Following the gluttony of the Great Migration river crossings it is usual practice for the crocodiles to store their prey under the water.Secured by rocks and crevasses in the river bank, the underwater caverns act as refrigerators.
Contrary to this practice one must wonder if, on this particular day, the crocodiles had a particular appetite, for the kills were left floating in river. Carcasses bounced from jutting rock to rock, occasionally coming to rest on a lazy hippo’s back. Wildebeest horns would jut from the water, legs floating independent of bodies as the crocodiles tore into the flesh.
However, it’s a more sedate affair than one might imagine. Despite the reputation of the crocodiles, they work together as a team.
Their little arms are useless limbs left flailing, so the crocodiles use their teeth to grab opposite sides of the carcass. Twisting in the water they rely on a masochistic synchronised swimming exercise to tear flesh from bone. There’s no infighting or struggle – there was simply too much meat to go around.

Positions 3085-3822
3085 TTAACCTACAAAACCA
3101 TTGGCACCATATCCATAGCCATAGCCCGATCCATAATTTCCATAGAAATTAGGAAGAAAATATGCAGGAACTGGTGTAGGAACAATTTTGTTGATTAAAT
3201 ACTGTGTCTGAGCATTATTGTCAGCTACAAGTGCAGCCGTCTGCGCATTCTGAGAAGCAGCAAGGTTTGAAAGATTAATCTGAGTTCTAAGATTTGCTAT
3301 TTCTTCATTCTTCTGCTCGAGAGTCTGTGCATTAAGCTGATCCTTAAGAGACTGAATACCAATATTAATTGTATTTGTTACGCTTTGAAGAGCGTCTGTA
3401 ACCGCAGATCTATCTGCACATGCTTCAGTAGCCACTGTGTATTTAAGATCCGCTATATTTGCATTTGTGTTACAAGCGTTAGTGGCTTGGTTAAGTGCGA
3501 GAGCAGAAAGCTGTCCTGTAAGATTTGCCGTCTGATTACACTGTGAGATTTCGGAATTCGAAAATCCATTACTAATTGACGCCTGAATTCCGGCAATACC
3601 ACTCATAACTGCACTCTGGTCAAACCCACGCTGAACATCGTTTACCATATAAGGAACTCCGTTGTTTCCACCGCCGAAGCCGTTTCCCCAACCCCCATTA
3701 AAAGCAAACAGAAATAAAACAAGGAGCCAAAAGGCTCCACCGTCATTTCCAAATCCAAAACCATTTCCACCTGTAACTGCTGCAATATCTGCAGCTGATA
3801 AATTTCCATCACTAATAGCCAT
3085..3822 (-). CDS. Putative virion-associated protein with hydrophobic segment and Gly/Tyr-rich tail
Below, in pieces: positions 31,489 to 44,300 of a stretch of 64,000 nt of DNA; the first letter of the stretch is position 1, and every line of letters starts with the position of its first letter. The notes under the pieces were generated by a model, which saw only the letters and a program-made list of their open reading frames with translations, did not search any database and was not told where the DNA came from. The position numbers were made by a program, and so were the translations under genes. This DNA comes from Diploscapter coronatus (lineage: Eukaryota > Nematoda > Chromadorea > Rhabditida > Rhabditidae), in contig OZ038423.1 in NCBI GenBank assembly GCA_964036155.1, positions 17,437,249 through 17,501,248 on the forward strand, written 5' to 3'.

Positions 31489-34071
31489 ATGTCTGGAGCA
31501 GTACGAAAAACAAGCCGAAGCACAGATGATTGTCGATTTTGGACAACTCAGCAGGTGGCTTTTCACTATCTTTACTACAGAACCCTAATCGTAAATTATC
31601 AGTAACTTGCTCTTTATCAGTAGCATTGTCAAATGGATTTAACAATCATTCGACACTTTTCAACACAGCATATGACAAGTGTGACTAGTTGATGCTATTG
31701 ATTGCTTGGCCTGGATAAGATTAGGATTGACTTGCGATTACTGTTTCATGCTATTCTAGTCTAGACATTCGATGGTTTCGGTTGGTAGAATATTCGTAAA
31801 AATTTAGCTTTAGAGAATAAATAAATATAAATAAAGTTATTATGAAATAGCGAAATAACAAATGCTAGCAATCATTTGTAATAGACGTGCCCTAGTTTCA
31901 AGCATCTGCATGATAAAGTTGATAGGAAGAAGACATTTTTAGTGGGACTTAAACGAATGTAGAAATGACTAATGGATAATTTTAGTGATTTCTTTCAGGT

Privileged to spend eight nights in the Maasai Mara in October 2009, we relished the opportunity to revisit our land of dreams.
Ever since our first visit to Kenya in 2005 we’d fallen in love with the continent and had longed to return. For four years we’d played our Africa CDs daily and viewed our photos longingly, anticipating the day we would return. Back in 2009 we had our chance…
Each morning we bounded out of our beds and into the wilderness, eager and hopeful of what the day would bring. We owe much of our success to the fantastic guides and staff of the Kicheche Bush Camp, Mara Safari Club and David Sheldrick Wildlife Trust, who we cannot praise enough and to whom we long to return.
It is through our experiences and time in Kenya that we tell, and re-live, our memories of this amazing continent, and above all, of the Maasai Mara.